The Embassy has a gym. There are gyms around the city. I don't have direct experience, but people say they are fine and cheap. Many people mountain bike in Germia Park.
4. Are credit cards widely accepted and safe to use locally? Are ATMs common and do you recommend using them? Are they safe to use?
We mostly use cash, but do use credit cards at the major stores. We cash checks at the Embassy.
5. How much of the local language do you need for daily living? Are local language classes/tutors available and affordable?
Very little. Learn the necessities, but most young people speak (or understand) English. Someone will always help translate if needed.
6. Would someone with physical disabilities have difficulties living in this city?
Yes; hills and steps are everywhere. Steps are often in disrepair. There might be sidewalks, but it usually has crumbling mortar and a car parked on it.
1. Are local buses, trams, trains or taxis safe and affordable?
All are safe. There's a train to Peja, but that is more for the experience. Taxis are plentiful and cheap.
2. What kind of car do you recommend bringing to post, given the terrain, availability of parts, burglary/carjacking risks, etc.? What kind of car do you advise not to bring?
A small 4WD with some clearance is best for going off paved roads, driving up on sidewalks, and potholes. We have a RAV4 (like many) and the Toyota dealership takes the VAT form for maintenance. While this is ideal, any vehicle will make it. There are still Yugos on the road here.
Phone & Internet:
1. Is high-speed home Internet access available? How long does it typically take to install it after arrival?
Yes, fast, cheap and reliable. It is around US$175 for a year. We stream everything (Hulu, Netflix, Amazon Prime) through VPN and have few problems. This can vary by housing location, some families have problems with stable internet, mostly due to specific provider and/or infrastructure issues.
2. Do you have any recommendations regarding mobile phones? Did you keep your home-country plan or use a local provider?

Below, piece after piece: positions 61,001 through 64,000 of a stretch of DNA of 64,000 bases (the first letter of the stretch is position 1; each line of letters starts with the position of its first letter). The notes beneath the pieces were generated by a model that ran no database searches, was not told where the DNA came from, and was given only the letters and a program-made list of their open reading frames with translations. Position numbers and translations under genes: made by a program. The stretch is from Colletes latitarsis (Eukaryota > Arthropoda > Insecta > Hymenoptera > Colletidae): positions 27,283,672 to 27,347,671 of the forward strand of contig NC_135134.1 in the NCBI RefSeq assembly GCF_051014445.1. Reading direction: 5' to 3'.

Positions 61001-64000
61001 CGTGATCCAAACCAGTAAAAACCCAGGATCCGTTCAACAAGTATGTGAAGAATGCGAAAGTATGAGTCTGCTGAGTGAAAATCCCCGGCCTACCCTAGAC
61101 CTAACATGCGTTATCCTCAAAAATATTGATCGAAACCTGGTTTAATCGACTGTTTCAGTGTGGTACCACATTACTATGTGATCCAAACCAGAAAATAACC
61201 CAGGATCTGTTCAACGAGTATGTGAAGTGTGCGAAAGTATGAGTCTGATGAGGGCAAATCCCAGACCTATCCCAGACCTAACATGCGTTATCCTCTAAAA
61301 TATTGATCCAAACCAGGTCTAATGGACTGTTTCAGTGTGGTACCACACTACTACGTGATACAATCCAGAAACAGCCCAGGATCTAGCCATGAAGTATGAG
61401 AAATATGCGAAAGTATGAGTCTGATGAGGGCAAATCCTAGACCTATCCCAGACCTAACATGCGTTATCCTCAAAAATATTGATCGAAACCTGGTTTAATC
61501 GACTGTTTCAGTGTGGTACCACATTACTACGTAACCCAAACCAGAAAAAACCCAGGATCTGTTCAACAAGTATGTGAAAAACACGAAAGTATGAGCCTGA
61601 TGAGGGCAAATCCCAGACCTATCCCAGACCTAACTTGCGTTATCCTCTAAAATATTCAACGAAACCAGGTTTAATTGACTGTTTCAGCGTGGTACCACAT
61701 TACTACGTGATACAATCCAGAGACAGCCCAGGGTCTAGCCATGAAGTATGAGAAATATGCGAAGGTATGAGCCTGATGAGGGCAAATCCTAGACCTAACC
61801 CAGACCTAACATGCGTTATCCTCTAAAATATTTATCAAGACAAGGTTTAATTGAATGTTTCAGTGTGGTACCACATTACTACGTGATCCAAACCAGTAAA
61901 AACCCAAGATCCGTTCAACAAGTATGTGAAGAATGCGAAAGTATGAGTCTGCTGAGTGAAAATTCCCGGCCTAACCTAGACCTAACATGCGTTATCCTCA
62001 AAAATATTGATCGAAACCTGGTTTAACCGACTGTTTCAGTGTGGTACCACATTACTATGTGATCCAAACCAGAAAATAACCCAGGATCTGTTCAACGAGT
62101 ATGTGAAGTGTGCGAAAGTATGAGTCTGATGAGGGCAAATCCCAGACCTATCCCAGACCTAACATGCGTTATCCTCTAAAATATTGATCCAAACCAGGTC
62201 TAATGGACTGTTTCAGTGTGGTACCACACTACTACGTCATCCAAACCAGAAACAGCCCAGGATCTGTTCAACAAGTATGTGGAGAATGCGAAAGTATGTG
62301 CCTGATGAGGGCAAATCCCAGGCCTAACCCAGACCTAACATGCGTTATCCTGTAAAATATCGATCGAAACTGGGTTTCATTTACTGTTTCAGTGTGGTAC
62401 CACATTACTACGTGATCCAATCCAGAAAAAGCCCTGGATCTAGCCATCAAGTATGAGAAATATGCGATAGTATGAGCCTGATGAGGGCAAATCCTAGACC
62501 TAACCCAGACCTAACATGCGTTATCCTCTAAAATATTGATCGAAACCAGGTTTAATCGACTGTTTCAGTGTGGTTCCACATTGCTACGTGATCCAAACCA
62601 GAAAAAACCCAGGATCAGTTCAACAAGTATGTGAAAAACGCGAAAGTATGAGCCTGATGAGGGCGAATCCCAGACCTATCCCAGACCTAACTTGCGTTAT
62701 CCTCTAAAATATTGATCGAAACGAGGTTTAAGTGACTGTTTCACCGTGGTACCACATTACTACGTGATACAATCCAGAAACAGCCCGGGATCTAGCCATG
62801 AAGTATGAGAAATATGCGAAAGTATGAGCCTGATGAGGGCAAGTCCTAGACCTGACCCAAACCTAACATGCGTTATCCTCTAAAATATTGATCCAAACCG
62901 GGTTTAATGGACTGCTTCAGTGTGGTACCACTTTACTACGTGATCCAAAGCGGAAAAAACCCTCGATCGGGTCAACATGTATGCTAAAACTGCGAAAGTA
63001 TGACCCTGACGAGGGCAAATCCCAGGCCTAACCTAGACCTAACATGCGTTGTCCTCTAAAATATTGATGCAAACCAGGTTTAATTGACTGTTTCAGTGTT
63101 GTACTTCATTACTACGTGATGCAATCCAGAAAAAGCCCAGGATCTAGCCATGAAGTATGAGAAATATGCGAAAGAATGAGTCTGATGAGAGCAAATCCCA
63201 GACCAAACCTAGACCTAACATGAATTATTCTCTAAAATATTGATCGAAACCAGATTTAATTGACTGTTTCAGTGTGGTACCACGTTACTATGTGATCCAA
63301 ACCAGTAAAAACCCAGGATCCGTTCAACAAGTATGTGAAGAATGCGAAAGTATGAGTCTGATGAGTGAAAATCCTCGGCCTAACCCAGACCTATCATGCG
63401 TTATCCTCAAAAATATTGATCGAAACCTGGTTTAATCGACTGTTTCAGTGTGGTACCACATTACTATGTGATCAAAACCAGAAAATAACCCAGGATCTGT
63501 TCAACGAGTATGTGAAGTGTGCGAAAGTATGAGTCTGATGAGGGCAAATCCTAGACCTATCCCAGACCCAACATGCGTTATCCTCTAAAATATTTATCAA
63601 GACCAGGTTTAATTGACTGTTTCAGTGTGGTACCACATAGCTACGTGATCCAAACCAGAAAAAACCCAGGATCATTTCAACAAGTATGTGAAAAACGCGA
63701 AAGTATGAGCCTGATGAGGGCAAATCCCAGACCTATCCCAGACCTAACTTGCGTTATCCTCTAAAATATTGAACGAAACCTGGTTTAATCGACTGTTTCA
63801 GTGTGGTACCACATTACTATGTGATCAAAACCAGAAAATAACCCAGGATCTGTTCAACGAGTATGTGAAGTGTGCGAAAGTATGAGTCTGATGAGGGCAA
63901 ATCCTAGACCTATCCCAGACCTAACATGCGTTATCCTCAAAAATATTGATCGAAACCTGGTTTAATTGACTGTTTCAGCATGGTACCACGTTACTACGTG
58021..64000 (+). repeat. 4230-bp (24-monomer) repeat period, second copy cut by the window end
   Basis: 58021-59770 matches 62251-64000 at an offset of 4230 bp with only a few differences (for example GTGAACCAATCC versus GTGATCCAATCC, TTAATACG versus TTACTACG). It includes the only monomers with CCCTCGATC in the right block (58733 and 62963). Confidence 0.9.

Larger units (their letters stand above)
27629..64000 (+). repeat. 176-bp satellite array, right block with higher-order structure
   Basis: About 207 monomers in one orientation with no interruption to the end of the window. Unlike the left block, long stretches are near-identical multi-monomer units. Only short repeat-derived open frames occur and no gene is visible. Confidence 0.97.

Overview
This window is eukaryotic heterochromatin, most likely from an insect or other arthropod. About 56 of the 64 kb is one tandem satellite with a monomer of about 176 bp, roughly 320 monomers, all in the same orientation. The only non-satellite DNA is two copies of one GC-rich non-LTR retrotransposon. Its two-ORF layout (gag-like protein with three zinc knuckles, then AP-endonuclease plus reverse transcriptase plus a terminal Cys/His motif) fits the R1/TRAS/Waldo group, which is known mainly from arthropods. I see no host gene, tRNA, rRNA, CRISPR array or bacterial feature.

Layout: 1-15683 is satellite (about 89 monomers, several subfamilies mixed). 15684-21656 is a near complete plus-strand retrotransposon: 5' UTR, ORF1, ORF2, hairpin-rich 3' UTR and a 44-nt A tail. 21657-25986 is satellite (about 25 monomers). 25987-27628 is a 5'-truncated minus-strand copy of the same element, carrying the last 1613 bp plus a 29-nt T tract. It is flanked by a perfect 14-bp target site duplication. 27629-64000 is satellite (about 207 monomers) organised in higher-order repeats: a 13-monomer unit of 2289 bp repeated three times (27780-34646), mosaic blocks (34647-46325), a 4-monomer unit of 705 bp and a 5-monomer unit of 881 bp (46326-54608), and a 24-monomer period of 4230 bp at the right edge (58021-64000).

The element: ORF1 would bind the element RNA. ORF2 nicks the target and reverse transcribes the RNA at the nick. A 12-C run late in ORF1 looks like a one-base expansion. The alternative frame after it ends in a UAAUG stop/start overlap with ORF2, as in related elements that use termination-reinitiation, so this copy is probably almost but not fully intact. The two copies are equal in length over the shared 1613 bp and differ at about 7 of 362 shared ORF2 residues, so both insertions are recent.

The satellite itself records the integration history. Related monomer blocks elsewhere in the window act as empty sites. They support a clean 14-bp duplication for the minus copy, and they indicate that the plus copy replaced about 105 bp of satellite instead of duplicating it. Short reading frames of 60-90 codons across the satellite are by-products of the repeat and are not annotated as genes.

You can buy a local sim and add money as needed.
Employment & Volunteer Opportunities:
1. What types of jobs do most expatriate spouses/partners have? Locally based or telecommuting? Full-time or part-time? Can you comment on local salary scales?
Not really - you might find something, but pay is going to be very low.
Health & Safety:
1. Are there personal security concerns to be aware of at this post? Please describe.
Not really. You can't travel to/through the north. Though it is a poor country, petty crime doesn't seem to be much of a problem (as long as you use common sense.)
2. Are there any particular health concerns? What is the quality of available medical care? What medical conditions typically require medical evacuation?
The Health Unit can handle small things, but you'll be medevaced for anything complicated. Local medical care is not good.
3. What is the air quality like at post (good/moderate/bad)? Are there seasonal air quality issues? Does the air quality have an impact on health?
It can be unhealthy in the winter. They burn very dirty coal. We chose to live in the community 10 minutes outside of the city where the air is much cleaner (up on a hill with lots of wind.) Those living near the Embassy are more affected. The Embassy does provide air filters. An air monitor installed at the Embassy shows the air to be quite clean in the spring, summer, and fall.
4. What do people who suffer from environmental or food allergies need to know?
There are a lot of fruit trees here and some people really suffer with seasonal allergies. I had terrible allergies in DC but none here, but my husband had none in DC but terrible here. You never know. Pollution/air quality can be bad in winter.